California scales back illegal veterinary dentistry services
California’s Department of Consumer Affairs Veterinary Medical Board voted unanimously Oct. 17 to strengthen language on existing regulations that prohibit the use of dental scalers by unlicensed persons.
The previous regulation simply stated that use of instruments for preventive dental procedures on an animal’s teeth, gum or related tissue was considered a “dental operation,” which is included within the scope of veterinary practice.
The clarified language specifies that the use of dental scalers and the practice of scaling are within the scope of veterinary practice. The new regulation only allows unlicensed persons to use cotton swabs, gauze, dental floss, dentrifice or toothbrushes on an animal’s teeth.
The veterinary medical board says the new rule will help the state enforce unlicensed activity.
The California Veterinary Medical Association (CVMA) applauds the decision, saying the rule change was long overdue.
“While CVMA believes the current law clearly outlaws the use of a scaler, unlicensed teeth cleaners who are not under the supervision of a veterinarian have for many years continued to illegally use this device and cause harm to animals,” says CVMA President H. Jay Kerr, DVM. “This regulatory change will end the debate once and for all on the definition of a ‘dental operation’ and allow for increased consumer protection and prosecution of unlicensed activity.”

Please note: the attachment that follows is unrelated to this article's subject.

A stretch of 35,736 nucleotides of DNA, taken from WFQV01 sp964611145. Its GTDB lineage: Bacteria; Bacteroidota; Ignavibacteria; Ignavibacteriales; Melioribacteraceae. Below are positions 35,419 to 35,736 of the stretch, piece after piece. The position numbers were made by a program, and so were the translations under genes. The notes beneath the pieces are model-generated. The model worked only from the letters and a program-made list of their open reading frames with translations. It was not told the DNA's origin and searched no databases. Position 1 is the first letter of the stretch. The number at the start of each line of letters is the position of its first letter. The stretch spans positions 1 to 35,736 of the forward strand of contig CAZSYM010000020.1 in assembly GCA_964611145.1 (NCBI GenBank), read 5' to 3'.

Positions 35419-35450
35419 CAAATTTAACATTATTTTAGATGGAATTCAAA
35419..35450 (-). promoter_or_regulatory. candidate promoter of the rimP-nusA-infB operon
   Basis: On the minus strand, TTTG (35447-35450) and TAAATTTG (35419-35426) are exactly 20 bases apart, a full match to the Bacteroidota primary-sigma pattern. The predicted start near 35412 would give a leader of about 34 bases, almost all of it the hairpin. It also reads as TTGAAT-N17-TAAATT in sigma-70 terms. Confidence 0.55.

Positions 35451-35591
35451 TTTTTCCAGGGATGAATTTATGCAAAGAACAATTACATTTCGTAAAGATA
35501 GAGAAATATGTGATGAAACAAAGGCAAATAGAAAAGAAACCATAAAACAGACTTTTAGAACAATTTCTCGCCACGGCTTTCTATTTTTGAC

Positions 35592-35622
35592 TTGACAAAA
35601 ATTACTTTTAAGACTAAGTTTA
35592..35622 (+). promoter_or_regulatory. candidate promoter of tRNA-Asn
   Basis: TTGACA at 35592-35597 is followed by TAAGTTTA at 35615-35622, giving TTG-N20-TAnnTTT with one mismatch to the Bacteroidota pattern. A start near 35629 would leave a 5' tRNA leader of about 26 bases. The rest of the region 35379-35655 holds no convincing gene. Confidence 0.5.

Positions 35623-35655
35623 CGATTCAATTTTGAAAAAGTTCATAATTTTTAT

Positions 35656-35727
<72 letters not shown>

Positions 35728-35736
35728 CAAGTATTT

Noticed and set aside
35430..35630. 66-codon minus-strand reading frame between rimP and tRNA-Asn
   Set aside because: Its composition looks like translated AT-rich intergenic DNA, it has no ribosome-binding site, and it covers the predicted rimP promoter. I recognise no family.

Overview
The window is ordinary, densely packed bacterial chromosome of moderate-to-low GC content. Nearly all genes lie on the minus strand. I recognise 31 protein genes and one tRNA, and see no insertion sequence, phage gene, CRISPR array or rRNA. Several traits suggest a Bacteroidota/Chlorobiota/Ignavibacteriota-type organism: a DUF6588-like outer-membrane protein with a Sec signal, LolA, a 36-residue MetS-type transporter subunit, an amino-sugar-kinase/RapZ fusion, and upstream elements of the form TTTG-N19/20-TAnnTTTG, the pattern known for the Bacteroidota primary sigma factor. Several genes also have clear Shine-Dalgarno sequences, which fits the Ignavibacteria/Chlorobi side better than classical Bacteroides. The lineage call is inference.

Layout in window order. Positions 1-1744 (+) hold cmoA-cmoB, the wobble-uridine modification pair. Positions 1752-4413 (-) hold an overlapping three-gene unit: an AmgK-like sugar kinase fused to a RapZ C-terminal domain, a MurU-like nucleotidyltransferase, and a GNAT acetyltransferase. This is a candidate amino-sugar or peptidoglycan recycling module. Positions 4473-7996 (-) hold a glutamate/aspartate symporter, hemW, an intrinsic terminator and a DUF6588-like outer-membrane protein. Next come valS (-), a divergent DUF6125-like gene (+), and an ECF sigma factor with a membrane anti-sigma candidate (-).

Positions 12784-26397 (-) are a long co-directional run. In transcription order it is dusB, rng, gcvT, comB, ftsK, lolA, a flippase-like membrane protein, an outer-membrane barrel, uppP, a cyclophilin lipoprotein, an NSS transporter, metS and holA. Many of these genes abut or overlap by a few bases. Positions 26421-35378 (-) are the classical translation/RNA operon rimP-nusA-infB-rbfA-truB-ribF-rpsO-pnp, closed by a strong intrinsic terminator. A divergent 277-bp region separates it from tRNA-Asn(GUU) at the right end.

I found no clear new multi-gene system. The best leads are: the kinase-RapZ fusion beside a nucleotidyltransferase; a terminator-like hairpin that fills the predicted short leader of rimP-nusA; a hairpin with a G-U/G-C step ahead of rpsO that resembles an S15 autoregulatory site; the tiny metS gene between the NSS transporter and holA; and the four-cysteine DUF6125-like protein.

But the law does not prohibit pet owners from easily buying dental scalers in most pet supply stores for less than $5, opponents to the new rule argue. In fact, they have vowed to take the issue to the California legislature next year. Some groomers contend they are providing pet owners with a more affordable option for pet teeth cleaning than veterinarians.
Matt Gray, a lobbyist with Capital Alliance in Sacramento that represents the grooming chain Canine Care, alleges the new rule will “kill 800 California jobs” by preventing grooming facilities from offering teeth-cleaning services.
Gray contends the new rule is only meant to increase revenue for veterinarians.
“This is all about money, and individual state officials using their position to increase profits for their own private practices,” Gray says. “There is no evidence to support this change in state law, and it will definitely hurt consumers.”
Cosmetic teeth cleanings (without anesthesia) cost about $100 when performed by non-veterinarians, while veterinarians charge anywhere from $400 to $800, Gray contends. The teeth-cleaning service by non-veterinarians is considered a $12 billion per year industry, Gray notes.